The Power of Jointness
How Collaboration Works in Real Life
"Collaboration" is one of the big knowledge management-mantra words—this is a list that also includes "sharing," "capturing" and even "delivering" knowledge. When industry gurus talk about KM, you can bet "collaboration" isn't far behind. So how come it's so hard to write about?
We know what we mean when we hear it. We know intuitively that "collaborating" is something that takes place every day in our work lives. Every e-mail you write, every contract you weigh-in on, every patient record you update is a collaboration of sorts.
And sometimes in our private lives, too. I have been in a rock-and-roll band of one kind or another since I was in high school. They're usually four- or five-piece outfits that get together a couple times a week to make a lot of noise, and maybe once in a while achieve something approaching listenable music.
To call these groups "collaborative" is both correct and incorrect. We collaborate, sure. We jam on songs, and sometimes we'll agree to change this verse or that ending. But one thing I have learned: democracies do NOT work in small numbers. It is much better to assign someone to be the leader. Otherwise, if one of us is unhappy, that's a 25% dissatisfaction rate. That's huge.
The Pentagon calls this "jointness"—the services combine their strengths rather than work separately. It's part of an ambitious effort to save money by streamlining support services across the armed forces. All I know is that it makes sense and I'm thinking of calling my next band "Jointness."
Here's a succinct list of "lessons learned" from the MITRE Group, a not-for-profit organization chartered to work in the public interest. MITRE manages three federally funded research and development centers (known to some as FFRDCs, because all public-sector groups go by an acronym): one for the Department of Defense, one for the Federal Aviation Administration and one for the Internal Revenue Service. I thought this list of "lessons learned" about collaborative efforts would shed some light on the following essays. So says MITRE: "Conventional wisdom would have one believe that successful technology insertion must follow six hypothetical guidelines:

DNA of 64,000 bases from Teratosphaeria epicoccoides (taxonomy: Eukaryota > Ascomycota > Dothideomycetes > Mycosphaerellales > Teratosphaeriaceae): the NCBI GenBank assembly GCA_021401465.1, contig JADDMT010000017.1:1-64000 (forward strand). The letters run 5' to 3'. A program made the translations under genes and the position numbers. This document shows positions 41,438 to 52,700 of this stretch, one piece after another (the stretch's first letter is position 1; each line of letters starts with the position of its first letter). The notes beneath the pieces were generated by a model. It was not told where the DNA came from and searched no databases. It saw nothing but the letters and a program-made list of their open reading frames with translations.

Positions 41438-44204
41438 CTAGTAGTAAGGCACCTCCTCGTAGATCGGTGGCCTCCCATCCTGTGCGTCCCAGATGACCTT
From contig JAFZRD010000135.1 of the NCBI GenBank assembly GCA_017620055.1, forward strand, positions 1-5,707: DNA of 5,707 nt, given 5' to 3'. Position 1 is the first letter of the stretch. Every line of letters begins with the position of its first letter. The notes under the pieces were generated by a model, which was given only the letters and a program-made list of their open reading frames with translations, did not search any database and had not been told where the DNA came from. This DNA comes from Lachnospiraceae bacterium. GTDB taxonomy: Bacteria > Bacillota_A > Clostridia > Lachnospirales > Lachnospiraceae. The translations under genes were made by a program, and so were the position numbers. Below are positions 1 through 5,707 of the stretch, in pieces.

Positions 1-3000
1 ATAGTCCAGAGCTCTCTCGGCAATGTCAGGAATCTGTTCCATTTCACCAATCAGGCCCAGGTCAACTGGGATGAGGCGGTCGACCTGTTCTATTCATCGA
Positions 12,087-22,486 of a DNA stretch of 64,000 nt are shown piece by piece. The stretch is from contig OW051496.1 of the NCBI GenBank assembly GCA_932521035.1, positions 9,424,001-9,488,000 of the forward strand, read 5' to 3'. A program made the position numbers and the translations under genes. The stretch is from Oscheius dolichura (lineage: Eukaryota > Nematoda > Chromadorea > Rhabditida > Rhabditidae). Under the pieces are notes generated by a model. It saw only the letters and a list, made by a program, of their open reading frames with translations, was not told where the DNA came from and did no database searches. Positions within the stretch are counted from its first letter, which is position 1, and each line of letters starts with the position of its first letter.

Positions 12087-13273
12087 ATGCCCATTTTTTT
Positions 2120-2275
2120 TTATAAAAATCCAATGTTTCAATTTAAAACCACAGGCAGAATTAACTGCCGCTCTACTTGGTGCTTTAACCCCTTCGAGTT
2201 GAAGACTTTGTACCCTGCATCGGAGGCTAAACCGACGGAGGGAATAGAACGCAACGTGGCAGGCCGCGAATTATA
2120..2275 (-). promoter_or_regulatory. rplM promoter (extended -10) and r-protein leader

• The organization's culture must naturally support collaboration.
• Exhaustive requirements analysis is needed to ensure success.
• You need broad high-level management support.
• The information technology (IT) infrastructure must be accommodating.
• Build it and they will come.
• You need a lot of money to deploy collaboration technologies."
But here's the kicker: "None of these guidelines proved entirely true in our experience."
A Short List of Lessons Learned
Guideline 1: The organization's culture must naturally support collaboration. Intelligence analysts (not dissimilar to business executives) have been trained to produce world-class technical intelligence products in a culture that rewards closely held ownership of information. Downsizing has led to the loss of senior analysts and managers. There is a growing awareness that working smarter, not harder, means working together.
Lesson learned: All large organizations are feeling "market pressures" to react to a rapidly changing world. In such cultures, the need to change is a powerful ally in addressing substantive cultural barriers to collaboration, but you have to highlight the compelling business arguments supporting that change.
Guideline 2: Exhaustive requirements analysis is needed to ensure success.